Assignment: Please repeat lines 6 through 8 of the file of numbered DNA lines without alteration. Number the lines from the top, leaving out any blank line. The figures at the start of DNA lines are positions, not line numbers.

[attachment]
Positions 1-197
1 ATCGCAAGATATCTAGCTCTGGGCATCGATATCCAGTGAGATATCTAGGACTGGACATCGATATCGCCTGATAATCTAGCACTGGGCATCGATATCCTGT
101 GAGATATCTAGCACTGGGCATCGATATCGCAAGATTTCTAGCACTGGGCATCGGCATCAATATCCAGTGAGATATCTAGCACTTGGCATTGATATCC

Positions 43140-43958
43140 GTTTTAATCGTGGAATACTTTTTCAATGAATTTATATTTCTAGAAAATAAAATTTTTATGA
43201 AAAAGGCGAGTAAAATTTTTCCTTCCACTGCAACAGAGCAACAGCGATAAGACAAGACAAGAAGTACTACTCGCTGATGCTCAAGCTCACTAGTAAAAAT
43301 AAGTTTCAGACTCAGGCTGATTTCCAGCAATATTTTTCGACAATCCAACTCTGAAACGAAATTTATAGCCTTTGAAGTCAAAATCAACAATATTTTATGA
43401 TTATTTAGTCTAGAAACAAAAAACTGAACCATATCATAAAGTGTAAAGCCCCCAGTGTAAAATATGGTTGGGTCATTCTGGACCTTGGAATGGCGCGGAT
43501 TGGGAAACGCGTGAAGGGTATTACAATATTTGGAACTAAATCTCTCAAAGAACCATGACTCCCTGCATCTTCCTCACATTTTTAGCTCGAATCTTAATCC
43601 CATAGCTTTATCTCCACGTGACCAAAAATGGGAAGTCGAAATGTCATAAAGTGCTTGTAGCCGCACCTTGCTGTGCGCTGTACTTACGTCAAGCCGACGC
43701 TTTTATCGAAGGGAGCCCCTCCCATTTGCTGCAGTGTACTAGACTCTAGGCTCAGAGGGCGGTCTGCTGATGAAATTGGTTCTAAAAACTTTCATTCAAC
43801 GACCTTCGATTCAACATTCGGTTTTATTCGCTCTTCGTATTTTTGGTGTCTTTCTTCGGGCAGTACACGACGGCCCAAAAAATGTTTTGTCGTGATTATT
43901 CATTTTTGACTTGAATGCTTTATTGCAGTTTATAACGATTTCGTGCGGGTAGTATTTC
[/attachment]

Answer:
43201 AAAAGGCGAGTAAAATTTTTCCTTCCACTGCAACAGAGCAACAGCGATAAGACAAGACAAGAAGTACTACTCGCTGATGCTCAAGCTCACTAGTAAAAAT
43301 AAGTTTCAGACTCAGGCTGATTTCCAGCAATATTTTTCGACAATCCAACTCTGAAACGAAATTTATAGCCTTTGAAGTCAAAATCAACAATATTTTATGA
43401 TTATTTAGTCTAGAAACAAAAAACTGAACCATATCATAAAGTGTAAAGCCCCCAGTGTAAAATATGGTTGGGTCATTCTGGACCTTGGAATGGCGCGGAT